Voter turnout heavy as Iranians go to the polls
Incumbent Rouhani faces three others
Millions of Iranians voted late into the night Friday to decide whether incumbent President Hassan Rouhani deserves another four years in office after securing a landmark nuclear deal, or if the sluggish economy demands a new hardline leader who could return the country to a more confrontational path with the West.
The Islamic Republic’s first presidential election since the 2015 nuclear accord drew surprisingly large numbers of voters to polling stations, with some reporting waiting in line for hours to cast their votes. Election officials extended voting hours at least three times at the more than 63,000 polling places to accommodate the crowds.
Four candidates remain in the race. But for most voters only two mattered, both of them clerics with very different views for the country’s future: Rouhani and hardline law professor and former prosecutor Ebrahim Raisi.
Rouhani is a political moderate by Iranian standards, but the 68-year-old has come to embody more liberal and reform-minded Iranians’ hopes for greater political freedom at home and better relations with the outside world.
His supporters are also hoping he can make better progress on improving the economy, a key issue on the minds of the country’s 56 million eligible voters. Many say they are yet to see the benefits of the nuclear deal, which saw Iran limit its contested nuclear program over the objection of hardliners in exchange for the lifting of some sanctions.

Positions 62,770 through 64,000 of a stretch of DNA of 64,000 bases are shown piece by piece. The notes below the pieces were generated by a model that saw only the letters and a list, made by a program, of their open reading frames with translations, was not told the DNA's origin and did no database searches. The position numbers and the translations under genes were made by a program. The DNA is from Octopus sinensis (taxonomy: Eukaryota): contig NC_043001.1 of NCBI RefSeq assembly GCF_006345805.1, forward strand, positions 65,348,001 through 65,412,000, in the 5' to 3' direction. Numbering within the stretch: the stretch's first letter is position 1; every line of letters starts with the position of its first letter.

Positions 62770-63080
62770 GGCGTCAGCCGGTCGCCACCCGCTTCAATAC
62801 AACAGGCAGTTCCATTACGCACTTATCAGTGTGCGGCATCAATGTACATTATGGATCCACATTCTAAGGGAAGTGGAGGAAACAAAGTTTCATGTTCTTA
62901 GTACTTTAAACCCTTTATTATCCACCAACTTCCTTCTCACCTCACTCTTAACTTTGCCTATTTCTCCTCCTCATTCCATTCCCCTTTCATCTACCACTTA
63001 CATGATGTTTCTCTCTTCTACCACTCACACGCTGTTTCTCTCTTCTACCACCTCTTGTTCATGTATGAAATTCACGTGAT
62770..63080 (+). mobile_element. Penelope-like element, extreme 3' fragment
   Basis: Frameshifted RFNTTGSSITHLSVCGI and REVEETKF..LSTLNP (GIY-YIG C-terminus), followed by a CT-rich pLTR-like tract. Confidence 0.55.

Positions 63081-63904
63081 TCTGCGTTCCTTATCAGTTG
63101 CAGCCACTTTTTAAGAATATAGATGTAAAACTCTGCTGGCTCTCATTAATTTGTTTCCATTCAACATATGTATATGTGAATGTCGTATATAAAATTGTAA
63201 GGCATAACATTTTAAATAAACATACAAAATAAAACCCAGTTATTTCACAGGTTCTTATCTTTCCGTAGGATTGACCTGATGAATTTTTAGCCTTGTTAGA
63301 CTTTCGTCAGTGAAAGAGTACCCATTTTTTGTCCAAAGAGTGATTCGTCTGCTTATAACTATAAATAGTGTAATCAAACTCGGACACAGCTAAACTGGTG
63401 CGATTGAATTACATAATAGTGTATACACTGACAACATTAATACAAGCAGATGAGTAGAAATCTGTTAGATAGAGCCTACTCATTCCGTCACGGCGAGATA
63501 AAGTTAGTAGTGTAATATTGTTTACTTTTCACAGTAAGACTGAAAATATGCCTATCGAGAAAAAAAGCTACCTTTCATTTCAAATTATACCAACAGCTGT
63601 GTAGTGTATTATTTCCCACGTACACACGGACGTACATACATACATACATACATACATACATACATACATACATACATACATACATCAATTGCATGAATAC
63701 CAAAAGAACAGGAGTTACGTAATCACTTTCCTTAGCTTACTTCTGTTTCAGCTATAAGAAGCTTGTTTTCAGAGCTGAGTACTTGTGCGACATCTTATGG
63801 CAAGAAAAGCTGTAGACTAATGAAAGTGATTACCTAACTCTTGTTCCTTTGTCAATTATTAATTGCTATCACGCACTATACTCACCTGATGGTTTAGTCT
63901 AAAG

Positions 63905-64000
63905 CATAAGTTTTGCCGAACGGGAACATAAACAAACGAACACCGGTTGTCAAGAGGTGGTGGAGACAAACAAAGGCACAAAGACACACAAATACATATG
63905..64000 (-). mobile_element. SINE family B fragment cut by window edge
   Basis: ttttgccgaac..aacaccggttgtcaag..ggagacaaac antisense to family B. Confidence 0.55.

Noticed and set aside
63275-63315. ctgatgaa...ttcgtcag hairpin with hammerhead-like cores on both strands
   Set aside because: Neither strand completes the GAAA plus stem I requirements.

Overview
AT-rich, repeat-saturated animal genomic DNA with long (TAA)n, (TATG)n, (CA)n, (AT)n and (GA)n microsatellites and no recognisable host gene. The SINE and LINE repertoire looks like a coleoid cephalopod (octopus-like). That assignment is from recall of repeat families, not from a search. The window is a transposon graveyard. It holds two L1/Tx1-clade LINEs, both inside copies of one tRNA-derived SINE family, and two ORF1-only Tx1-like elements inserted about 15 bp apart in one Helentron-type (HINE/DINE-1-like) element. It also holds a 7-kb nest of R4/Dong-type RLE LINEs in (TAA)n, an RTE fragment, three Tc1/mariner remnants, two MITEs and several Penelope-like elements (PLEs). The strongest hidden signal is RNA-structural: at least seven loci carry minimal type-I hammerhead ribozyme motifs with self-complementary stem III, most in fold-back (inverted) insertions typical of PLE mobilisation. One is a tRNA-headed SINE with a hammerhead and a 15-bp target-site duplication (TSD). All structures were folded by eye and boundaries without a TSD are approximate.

Supreme Leader Ayatollah Ali Khamenei, the most powerful man in Iran, symbolically cast the election’s first vote. He called for a large turnout, saying “the country is in the hands of all people.”
In Tehran, whose liberal and affluent voters form the bedrock of support for Rouhani, lines at some precincts were much longer than those in his 2013 win. Analysts have suggested a high turnout will aid Rouhani in securing a second fouryear term.
“I am happy I could vote for Rouhani,” said Zohreh Amini, a 21year-old woman studying painting at Tehran Azad University. “He kept the shadow of war far from our country.”
Rouhani has history on his side in the election. No incumbent president has f ailed to win re-election since 1981, when Khamenei himself became president.
The 56-year-old Raisi, who heads an influential religious charitable foundation with vast business holdings, is seen by many as close to Khamenei. Raisi has even been discussed as a possible successor, though Khamenei has stopped short of endorsing anyone.
Raisi won the support of two major clerical bodies and promised to boost welfare payments to the poor. His populist posture, anti-corruption rhetoric and get-tough reputation — bolstered by his alleged role condemning inmates to death during Iran’s 1988 mass execution of thousands of political prisoners — hold appeal for conservative rural and working-class voters.
“Rouhani has turned our foreign policies into a mess and damaged our religion,” said Sedigheh Davoodabadi, a 59-year-old housewife in Iran’s holy city of Qom.
Iranians vote in the city of Qom, Iran, south of the capital, Tehran, Friday.